The year is 1879, and James Dee is shooting his way through Texas in search of a man called Dreary and a town called Dust. Elsewhere, the outlaw Dreary himself is on his way to that same town with a band of accomplices in tow. Dust is a strange town with strange things to offer its visitors: Dreary hopes to find a certain relic that he can use to his advantage, while James Dee is bent on stopping him before he gets his way.
Dust is still another entry in the Death’s Head Press Splatterpunk Westerns series, a line of self-contained novels and novellas united by genre (see also Red Station, The Night Silver River Run Red and The Magpie Coffin). In this case we have a novel that starts out as a straight western, complete with the stock opening of a lone gunman walking into a saloon looking for answers; although, admittedly, the ensuing action is rather more gruesome than might be seen in a typical Saturday matinee oater:
The watch belonged to the dead man with the giant hole in his head. You could see through it—the man’s head, not his watch—if you didn’t mind the stringy goo which slopped viscously through the hole, or the meaty gray pulp that slid slowly down the wall among the rivers of blood like macabre slugs.
The novel has more to offer besides blood upon the sawdust at the Last Chance Saloon, however. Protagonist James Dee turns out to be a man from the future, who has travelled not only through time but across parallel universes in pursuit of an otherworldly species that endangered his own time and place. He comes equipped with weapons from more than a hundred years in the future along with telekinetic abilities that he believes may be God-given.
A hero like this needs appropriately larger-than-life antagonists, and so the novel pits James Dee against the eldritch forces of Lovecraftian pseudo-deities: “The elder gods are killers. Destroyers. All throughout the universe, throughout all universes, these things are dormant. Sleeping. Waiting to be awakened. For willing servants to usher them out of their banishment. That’s one thing I’ll give the real God, he put them away.”
The town of Dust is home to a relic connected to one such elder god, N’yea’thuul, and the central villain Dreary hopes to get his hands on this artefact for his own nefarious purposes. The fight takes both James and Dreary to the fabled town, the residents of which are having their bodies taken over by N’yea’thuul’s minions:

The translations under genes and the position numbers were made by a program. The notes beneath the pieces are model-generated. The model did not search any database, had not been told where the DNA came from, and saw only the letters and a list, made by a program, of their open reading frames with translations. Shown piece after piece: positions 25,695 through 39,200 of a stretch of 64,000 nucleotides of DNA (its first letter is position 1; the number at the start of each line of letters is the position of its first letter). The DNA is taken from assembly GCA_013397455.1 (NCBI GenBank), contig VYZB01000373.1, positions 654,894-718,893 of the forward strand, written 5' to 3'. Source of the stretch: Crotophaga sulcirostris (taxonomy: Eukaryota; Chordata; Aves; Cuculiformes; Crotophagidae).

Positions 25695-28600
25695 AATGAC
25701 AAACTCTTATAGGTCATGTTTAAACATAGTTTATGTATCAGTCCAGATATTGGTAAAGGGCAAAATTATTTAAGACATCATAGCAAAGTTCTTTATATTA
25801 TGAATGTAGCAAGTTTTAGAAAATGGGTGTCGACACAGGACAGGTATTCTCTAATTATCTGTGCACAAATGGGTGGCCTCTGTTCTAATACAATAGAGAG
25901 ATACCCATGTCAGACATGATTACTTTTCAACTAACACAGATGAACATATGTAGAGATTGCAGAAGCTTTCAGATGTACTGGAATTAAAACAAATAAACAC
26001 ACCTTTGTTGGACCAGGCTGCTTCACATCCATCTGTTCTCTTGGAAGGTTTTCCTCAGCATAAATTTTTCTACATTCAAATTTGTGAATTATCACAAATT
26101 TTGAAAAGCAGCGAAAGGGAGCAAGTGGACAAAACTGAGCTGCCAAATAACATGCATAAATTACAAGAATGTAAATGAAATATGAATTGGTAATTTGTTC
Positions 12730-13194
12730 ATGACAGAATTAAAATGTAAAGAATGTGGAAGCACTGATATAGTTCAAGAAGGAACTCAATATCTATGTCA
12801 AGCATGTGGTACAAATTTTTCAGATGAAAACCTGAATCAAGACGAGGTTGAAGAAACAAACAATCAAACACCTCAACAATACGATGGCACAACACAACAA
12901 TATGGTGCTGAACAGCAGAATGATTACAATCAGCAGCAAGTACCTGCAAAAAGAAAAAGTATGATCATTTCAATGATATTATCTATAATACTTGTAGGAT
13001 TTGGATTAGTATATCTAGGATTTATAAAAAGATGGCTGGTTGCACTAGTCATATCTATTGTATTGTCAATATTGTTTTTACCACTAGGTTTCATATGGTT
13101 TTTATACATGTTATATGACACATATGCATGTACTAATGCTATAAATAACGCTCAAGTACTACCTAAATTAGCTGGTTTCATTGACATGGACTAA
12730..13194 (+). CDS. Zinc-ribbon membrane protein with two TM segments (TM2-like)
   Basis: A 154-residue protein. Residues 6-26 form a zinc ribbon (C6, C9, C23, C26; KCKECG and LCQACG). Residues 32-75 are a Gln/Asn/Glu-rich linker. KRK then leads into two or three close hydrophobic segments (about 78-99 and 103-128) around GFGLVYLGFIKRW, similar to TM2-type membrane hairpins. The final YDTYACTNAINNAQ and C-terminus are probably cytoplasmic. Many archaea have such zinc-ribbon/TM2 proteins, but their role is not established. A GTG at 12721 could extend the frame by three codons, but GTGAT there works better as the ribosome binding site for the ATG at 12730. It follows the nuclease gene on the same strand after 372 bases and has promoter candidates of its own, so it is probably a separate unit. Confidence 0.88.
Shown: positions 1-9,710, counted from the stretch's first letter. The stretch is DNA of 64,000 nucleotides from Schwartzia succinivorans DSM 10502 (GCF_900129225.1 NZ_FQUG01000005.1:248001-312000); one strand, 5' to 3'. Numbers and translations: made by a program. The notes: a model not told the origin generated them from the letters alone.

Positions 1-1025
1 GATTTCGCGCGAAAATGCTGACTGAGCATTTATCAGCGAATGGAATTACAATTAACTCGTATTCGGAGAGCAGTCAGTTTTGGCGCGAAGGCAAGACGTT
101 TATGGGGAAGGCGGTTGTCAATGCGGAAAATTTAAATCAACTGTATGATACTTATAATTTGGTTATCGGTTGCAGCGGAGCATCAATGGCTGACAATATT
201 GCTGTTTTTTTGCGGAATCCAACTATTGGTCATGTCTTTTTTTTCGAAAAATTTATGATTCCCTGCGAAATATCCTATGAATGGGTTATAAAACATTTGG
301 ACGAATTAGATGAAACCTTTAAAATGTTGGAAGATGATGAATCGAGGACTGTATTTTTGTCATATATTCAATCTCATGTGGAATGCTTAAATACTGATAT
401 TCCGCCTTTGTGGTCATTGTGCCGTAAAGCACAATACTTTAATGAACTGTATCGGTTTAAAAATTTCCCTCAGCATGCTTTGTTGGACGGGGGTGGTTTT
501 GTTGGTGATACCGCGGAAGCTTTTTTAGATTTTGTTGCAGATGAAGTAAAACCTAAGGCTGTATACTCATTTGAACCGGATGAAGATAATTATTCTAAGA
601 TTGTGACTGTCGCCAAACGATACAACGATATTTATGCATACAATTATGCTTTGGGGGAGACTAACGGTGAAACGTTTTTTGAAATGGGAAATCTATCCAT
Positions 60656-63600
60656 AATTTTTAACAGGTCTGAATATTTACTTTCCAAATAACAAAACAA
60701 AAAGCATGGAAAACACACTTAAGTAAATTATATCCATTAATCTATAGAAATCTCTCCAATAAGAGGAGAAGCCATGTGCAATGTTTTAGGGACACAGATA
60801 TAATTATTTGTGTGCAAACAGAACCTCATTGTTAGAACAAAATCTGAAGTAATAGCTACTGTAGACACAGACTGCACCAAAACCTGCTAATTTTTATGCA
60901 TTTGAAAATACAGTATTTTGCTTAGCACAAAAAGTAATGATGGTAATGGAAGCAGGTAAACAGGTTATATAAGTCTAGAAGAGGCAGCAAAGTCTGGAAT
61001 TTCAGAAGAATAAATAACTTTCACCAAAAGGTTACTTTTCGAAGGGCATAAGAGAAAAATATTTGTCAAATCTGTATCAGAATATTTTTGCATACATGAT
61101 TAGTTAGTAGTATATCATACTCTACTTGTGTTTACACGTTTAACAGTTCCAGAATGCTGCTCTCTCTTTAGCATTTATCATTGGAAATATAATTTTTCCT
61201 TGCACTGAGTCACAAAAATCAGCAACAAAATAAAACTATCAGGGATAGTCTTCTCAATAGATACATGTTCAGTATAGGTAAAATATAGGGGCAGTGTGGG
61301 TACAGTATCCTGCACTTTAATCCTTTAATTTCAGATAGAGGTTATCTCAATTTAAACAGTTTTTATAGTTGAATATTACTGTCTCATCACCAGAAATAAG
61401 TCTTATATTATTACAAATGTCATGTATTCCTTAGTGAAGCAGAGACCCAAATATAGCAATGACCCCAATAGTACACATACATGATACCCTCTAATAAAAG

And now there was this… thing. He wasn’t sure what you’d call it. Some cross between a man and a crab, or maybe a spider. But that wasn’t quite right. It wasn’t a cross, per se, but rather seemed as though the crab or spider were inside of a man’s corpse and it was using him for sustenance. Like a parasite.
The thing had a giant, gaping wound in its chest with razor teeth which drooled and dripped, and a large, red eye burst forth to the center of its forehead. The spider legs which had torn loose from the flesh up and down other side of the corpse’s spine kept the body afloat above the ground as it skittered away down the street.
Just before it tuned out of sight, he saw yet another abomination join the first. This one was much like the other, but it seemed to have utilized the corpse in a much different way. The tentacles or legs came from the raw stump of the neck and right out the ass of this man, whose arms and legs dangled like limp genitalia beneath.
Between the protagonist’s deadly shooting and the body horror inherent in the antagonists, the book has more than enough to justify the “splatter” aspect of its series title. But a novel needs more than sundered innards to hold interest, what truly allows the novel to sustain interest is its supporting cast.
James Dee is accompanied to Dust by Denarius King, an African-American who is introduced running for his life from a pair of racist would-be murderers, who are themselves gruesomely dispatched by James. As well as helping James, Denarius has the goal of saving his wife and son, who have ended up in Dust by the time the two protagonists have arrived. The novel’s depiction of the racism that Denarius has experienced throughout his life ranges from casual ignorance, past outright malice and into attempted murder – an all-too-credible evil that offsets the story’s more fanciful threats. Denarius is also a balancing influence on James Dee, who like many a Western antihero has a heart hardened by a life of violence (“A good person wouldn’t shoot a man in cold blood to get the information he needed to go after the horrors of the universe”).
Another detail that helps bring the story to life is the fact that each character brings with them a different perspective on the eldritch creatures of Dust. The first time one of these beings is described full-on, the observer is Denarius’ wife – a bystander who reacts with utter horror. Denarius himself has some preparation from James, who views the elder gods as monsters to be destroyed. The villain Dreary, on the other hand, sees them as an opportunity to be exploited. Then we have Dreary’s henchman, Bonham, who has not met the elder gods before but is nonetheless able to take them in his stride: after all, he once killed and ate a bigfoot.
Once the action reaches Dust, the novel becomes a swirling mass of disparate genre elements: the trappings of the Western mingle with body horror, hideous monstrosities, bawdy humour (as when a villain’s penis size is mocked: “God, it seemed, had exercised brevity in His phallic allocation the day He had breathed life into the monster before her now”) and social commentary (the town is inhabited by racist lawmen as well as hideous elder gods).
These different aspects never quite come together – the gross-out scenes prevent the atmosphere of Lovecraftian cosmic horror to take hold, for example – but things move at so fast a pace that this scarcely matters. Dust is a novel concerned less with coherence or depth and more with keeping all of its balls of pulp in the air.